Editorial: Vigilance required over Strep A

THE death of a five-year-old girl linked to Strep A bacterial infection is first and foremost an enormous tragedy for her family and school community.

Stella-Lilly McCorkindale, a P2 pupil at Black Mountain Primary School in Belfast, died at the Royal Victoria Hospital on Monday, nine days after she first became ill.

Her parents have today told of their devastation at the loss of their "princess" and described how what began with a sore stomach and high temperature ended with their daughter on life support intensive care.

Their experience is every parent's worst fear and there will now be understandable concern in many households amid a rise in Strep A infections.

Across the UK, nine children are thought to have died with complications linked to Strep A since September.

Health authorities in the Republic are also investigating if the death of a four-year-old child is linked to a similar infection.

Spikes in Strep A occur periodically and it is thought the current pattern is partly explained by the fact children mixed less during the Covid outbreak and have weaker immune protections.

Last Friday the Public Health Agency sent a letter to parents of P1 to P3 children at Black Mountain PS asking them to attend a clinic and receive a preventative course of antibiotics.

Dozens of pupils at a primary school near Kilkeel, Co Down were also off this week, with two needing treated in hospital.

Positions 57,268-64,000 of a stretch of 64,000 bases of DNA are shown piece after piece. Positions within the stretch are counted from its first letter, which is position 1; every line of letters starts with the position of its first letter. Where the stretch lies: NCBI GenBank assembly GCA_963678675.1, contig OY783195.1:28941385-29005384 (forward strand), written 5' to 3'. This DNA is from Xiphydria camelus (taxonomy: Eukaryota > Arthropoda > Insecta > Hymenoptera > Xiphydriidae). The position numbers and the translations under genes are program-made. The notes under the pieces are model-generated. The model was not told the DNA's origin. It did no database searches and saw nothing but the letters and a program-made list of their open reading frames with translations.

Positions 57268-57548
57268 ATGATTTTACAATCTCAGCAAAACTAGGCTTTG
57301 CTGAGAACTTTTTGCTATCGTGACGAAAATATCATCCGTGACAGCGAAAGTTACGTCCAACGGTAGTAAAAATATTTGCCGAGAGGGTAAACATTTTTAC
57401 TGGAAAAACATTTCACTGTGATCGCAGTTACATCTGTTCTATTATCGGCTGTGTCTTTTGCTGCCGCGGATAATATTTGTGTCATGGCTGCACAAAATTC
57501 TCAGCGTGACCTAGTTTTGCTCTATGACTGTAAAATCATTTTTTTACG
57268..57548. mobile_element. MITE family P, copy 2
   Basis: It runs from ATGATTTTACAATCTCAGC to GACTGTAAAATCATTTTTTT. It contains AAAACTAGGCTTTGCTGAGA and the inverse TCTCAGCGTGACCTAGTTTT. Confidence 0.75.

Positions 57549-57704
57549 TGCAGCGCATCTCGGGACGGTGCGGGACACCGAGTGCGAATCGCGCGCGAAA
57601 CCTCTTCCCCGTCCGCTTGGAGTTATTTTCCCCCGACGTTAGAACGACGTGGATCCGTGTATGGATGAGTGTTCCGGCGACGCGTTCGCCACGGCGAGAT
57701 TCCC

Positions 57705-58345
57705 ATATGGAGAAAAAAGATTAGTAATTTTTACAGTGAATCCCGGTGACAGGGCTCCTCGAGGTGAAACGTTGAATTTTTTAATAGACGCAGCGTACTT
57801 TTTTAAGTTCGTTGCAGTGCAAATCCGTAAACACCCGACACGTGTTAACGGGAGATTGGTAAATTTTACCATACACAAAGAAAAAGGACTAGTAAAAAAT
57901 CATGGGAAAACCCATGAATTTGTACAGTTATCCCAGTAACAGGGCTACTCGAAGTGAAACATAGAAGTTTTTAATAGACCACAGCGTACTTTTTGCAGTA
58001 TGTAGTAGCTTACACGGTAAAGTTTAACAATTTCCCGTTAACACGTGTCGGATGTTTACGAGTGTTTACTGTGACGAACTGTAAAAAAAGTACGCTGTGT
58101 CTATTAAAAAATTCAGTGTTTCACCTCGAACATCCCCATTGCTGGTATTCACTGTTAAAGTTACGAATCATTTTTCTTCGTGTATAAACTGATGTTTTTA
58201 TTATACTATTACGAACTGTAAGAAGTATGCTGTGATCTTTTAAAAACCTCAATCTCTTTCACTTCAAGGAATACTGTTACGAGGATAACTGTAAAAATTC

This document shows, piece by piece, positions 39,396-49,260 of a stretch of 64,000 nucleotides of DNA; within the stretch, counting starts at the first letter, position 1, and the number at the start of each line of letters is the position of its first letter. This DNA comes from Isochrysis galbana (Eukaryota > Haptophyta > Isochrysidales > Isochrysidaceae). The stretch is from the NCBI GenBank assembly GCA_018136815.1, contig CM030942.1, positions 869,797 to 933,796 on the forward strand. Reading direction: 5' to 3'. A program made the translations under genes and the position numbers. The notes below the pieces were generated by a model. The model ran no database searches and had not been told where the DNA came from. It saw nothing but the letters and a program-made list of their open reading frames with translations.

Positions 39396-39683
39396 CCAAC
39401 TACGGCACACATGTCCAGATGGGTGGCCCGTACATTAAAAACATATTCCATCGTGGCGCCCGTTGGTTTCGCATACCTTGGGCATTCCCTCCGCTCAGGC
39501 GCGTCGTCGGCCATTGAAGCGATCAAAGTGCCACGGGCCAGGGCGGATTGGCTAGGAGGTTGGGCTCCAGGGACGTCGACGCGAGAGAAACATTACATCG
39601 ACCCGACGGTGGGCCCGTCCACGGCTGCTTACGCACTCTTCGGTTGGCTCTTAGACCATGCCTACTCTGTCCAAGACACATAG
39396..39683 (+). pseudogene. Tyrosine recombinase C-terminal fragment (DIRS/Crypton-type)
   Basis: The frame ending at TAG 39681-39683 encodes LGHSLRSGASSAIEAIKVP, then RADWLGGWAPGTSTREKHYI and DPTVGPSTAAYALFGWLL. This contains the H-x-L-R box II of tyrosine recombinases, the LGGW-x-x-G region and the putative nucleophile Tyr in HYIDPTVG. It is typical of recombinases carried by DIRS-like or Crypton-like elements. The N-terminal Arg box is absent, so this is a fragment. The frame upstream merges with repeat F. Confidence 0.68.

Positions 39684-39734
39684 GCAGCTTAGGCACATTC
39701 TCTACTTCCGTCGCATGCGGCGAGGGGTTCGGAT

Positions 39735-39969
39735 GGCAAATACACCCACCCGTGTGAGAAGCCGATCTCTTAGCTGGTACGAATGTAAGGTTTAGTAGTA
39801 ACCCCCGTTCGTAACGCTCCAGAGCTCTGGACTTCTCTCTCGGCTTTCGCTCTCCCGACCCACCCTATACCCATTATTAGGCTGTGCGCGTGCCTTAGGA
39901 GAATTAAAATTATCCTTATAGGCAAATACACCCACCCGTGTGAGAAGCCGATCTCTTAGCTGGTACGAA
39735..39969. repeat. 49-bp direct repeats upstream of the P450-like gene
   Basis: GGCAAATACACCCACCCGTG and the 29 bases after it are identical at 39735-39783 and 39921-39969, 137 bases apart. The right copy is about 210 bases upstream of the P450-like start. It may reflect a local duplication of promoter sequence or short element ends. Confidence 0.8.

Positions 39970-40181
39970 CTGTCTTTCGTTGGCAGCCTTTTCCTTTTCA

Public health authorities have also been monitoring an increase in cases of Scarlet Fever, related to the same bacterial infection.

More cases were reported in a single week at the end of November than during the whole of 2021.

It is important to stress that most Strep A infections are mild and children will recover quickly with the help of antibiotics and suffer no long-lasting effects.

However, it is also true that infection is very contagious and in rare cases can be very serious.

For this reason is it is vital that parents are vigilant about their child's symptoms and know when help should be sought.

Parents of sick children should keep them at home and if they become concerned about their condition, medical advice should be sought urgently.

All possible support must also be provided to GPs, hospital services and pharmacies to ensure those presenting with concerns are quickly assessed and appropriate medications are available.